Tyler Jacobson 5:02

Well, the level of complexity…for example, my…I love my father to death, he was a high school teacher. And he was there when they were starting to say you need to put your lectures on PowerPoint, and he had whiteboards that would slide from one side to the other. And he says, “If anybody ever asks, all of my lectures are on PowerPoint. Here’s slide one” And then he slides that board to the side. “And here’s slide two,” and he slides that board to the side. It was really difficult for him to make that transition to a digital presentation. How are you educating the instructors? Because I know that you’re going to have some that are very, very reluctant or they feel overwhelmed.

Joe Way 5:46

Here’s the thing: the faculty, I need to give props to them. Because when this happened [and] the pandemic hit, they had to come and step into something they were not comfortable with, right? They spent their entire career thinking about, “Okay, how…it’s me lecturing to students,” and now they’re in this weird place where they have to think about things differently. And this is where ‘hypercare’, high level white glove support comes in, but they have adopted it. And they now recognize if you think about our generational gap. The image of: it’s our seven year old, who can use our iPhones better than we can. Well, that’s different. Grandparents, and great grandparents know how to make a Zoom call now. Right? That’s the world we live in. And now faculty are used to having to do that. They know what sharing screen means and to ask for permissions and hitting the reactions. These are things that are very important and are a change in society. And now I think what we need to do is we think about how to support that. How can we now take what you do normally now, and can we make that effective in your learning environments? And so I really like things that we do 24/7, hands on white glove support. It’s interesting that we now have a…we no longer also have to walk into a classroom. Sometimes we support by calling into those their Zoom class, and taking over their Zoom setting. It’s an unrealistic way to think of support, but that’s where you can now [sit there and] go, “Let me walk you through all of these various elements that you do know in normal life now.” And I think that that’s been the biggest change, just in general, and that faculty have to have come to [a] recognition of that, right? They’ve had to, and I think they’ve had to, because if you look, when the pandemic hit in March of last year, a lot of it was just survival. And we’re gonna make it through the last six weeks, eight weeks of class, and the semester is over, and we go back. But now because that wasn’t the case, every school is now going through at least an entire year of online instruction. These skills have now been developed. And so you figure out that like how we’re going to help them move forward, is that we’ve earned a seat at the table, because we had to. We had to understand to be empathetic to a new reality they were facing, that’s also given us respect. And that’s that we’ve been able to align and be partners with them so that as we see these changes going forward, and when they do return to the classroom, and now it’s hybrid. Remember it was all in person and then it was all online. Now it’s a hybrid. We can actually be that trusted partner, and like I said it’s hypercare. 100%, people online in the rooms with them, calling into their class, attending class to help them through this, as they get that learning curve of what it’s gonna be like to have some people online and some people in front of them. And it’ll be an interesting fall coming up, that’s for sure.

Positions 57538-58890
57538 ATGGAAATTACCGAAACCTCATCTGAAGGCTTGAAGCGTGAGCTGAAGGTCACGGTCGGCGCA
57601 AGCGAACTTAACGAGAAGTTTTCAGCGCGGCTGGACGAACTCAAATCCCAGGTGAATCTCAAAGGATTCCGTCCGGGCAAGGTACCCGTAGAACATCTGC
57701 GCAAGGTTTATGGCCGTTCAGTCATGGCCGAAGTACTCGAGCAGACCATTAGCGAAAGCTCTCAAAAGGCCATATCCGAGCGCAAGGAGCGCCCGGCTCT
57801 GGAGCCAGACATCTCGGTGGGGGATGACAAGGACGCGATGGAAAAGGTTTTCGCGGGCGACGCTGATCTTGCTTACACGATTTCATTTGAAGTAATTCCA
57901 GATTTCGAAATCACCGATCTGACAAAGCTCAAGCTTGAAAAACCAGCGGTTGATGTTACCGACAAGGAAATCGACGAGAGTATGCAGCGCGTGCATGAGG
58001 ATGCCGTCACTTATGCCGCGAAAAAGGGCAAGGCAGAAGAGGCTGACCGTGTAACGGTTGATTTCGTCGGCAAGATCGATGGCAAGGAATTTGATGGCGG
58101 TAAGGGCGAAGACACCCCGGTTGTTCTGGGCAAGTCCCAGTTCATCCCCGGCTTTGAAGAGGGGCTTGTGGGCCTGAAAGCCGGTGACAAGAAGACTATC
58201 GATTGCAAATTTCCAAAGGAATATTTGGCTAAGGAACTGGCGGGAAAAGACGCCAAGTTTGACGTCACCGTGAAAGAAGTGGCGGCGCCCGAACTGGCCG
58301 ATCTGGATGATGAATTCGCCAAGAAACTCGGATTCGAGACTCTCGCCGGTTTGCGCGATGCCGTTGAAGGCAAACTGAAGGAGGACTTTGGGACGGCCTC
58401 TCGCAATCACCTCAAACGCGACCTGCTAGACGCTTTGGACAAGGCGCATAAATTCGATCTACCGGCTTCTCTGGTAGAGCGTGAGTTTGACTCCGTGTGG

Tyler Jacobson 8:53

And that’s very consistent with what we hear every day is that initial disruption was horrific. Like, it interrupted every element of education and every element of instruction. And people have figured out the process. And so as students are starting to come back to campus, are there lessons that you learn from that, that you’re incorporating into the on campus experience? So for example, we at LabStats provide maps that help students to see what computers are available in real time like digital signage. Are there elements that you’re able to pull over from pandemic disruption? That’s going to improve the on campus experience?

Joe Way 9:40